Nursing Concepts: Dorothea Orem’s Self-Care Deficit Nursing Theory Name Name of Instructor Name of Institution Dorothea Orem’s Self-Care Deficit Nursing Theory There are various nursing theories, which apply specific concepts in practice…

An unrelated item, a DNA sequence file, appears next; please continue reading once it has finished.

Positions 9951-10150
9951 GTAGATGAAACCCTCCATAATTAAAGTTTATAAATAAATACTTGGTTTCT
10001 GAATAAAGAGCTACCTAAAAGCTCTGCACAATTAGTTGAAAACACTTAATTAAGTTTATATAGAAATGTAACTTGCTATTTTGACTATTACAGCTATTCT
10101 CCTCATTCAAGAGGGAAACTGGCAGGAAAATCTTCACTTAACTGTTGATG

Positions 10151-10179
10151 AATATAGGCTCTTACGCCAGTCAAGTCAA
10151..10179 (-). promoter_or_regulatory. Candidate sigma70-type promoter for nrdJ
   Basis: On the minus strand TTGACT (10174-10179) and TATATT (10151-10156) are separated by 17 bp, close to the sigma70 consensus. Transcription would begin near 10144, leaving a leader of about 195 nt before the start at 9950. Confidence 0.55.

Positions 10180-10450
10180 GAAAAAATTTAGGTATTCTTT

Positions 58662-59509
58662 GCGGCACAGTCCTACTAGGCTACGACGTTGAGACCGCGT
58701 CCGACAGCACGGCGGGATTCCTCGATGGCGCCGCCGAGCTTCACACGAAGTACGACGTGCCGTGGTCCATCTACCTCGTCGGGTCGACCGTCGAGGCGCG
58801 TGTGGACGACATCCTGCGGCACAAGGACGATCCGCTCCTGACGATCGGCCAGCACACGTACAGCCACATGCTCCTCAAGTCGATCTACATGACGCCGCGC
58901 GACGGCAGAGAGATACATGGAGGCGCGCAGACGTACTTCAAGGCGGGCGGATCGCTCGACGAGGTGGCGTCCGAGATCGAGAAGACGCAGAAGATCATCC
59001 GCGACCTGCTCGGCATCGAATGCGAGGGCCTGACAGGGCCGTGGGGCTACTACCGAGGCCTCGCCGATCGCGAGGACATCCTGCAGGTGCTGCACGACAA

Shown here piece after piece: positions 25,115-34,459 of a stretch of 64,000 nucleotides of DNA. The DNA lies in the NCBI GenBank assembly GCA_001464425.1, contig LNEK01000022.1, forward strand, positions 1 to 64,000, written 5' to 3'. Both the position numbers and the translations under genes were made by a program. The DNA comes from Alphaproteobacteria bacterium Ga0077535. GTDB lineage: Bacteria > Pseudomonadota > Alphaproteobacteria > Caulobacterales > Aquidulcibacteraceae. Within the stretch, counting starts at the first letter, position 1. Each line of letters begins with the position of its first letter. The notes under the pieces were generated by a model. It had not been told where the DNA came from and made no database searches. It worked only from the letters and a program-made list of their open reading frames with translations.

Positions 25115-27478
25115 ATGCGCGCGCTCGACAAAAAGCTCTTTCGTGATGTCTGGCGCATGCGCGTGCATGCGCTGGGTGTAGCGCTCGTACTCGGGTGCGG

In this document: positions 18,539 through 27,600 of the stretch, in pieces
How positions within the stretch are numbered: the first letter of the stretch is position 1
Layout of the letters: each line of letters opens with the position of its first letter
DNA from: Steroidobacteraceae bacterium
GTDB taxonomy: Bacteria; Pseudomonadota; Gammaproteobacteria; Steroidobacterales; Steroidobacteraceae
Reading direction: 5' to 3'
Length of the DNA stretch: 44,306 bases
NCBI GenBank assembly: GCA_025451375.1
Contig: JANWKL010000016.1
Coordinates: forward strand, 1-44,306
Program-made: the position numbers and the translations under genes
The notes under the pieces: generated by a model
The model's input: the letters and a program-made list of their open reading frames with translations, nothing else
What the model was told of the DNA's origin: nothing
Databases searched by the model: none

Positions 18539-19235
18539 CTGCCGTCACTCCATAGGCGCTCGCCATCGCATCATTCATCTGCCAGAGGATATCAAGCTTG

The central idea in this theory is that we all have natural ability to take care of ourselves. This ability is tied to not only our right but also our responsibility to care for ourselves. This theory further builds on the concept of human development; that human development highly depends on a person’s ability to depend on themselves and their thirst to control what they do. This thirst extends to helping others to be self-reliant too. As natural as it is, we attain self-care is just like any other habit-forming behavior. We it early in life and carry it along to adulthood. This theory revolves around those activities we do on a daily basis for our well-being (Clark, 1986). The theory critically addresses not only what our nurses do but also what they should do to be more effective in this field. It also looks at the product in nursing practice, that is, what nurses achieve because of what they do. This theory develops from three concepts, otherwise known as sub-theories. The concepts are the theory of self-care, theory of self-care deficit, and theory of nursing system (Mayo, 1997). According to Kozier et al. (1998), self-care theory states that our self-care and that of our dependants are both processes perfected by learning to help us do things on our own and remain healthy and physically fit. This ability to initiate self-care is what Orem calls self-care agency, the ability for adults to care for themselves, as they take care of not only the seriously ill and the aged but also the physically challenged who may need help through self-care activities. Another concept in this theory is the self-care deficit. This concept builds on the assumption that we seek nursing services because of our own limitations as human beings, with possibilities of having ill health or injuries. The two guiding variables seen as hindrances to these deficits are self-care agency and therapeutic self-care. Self-care deficit emerges when self-care agency (our ability) fails to meet our self-care demands. Therapeutic self-care, on the other hand, seeks to achieve those measures we need in order to fulfill the available requisites (Clark, 1986). The last concept is the nursing system theory. This explains how nursing systems emerge and how they are put into practice. The systems come to life when during the nursing process which ranges from prescription, design, and eventual provision of services that are appropriate to a particular client’s self-care conditions. The systems also work towards providing services that fulfill a patient’s requirements concerning therapeutic self-care (Clark, 1986). Ryce (2006), concurring with Orem’s theory of self-care, admits that our home care nurses are able to provide a broad-scope support to patients. They may also provide education as well as other resources. However, important as these may be, the patient’s own efforts are critical to recovery. Nothing significant can be achieved if the patient leaves the whole process of managing their health to the nurse. Orem chose the name ‘self-care deficit theory’ because it gives more insight into that relationship, which exists between our ability to take care of ourselves, on one hand, and not only our self-care requirements but of those, we take care of, like our children and unable adults around us. Most of Orem’ ...
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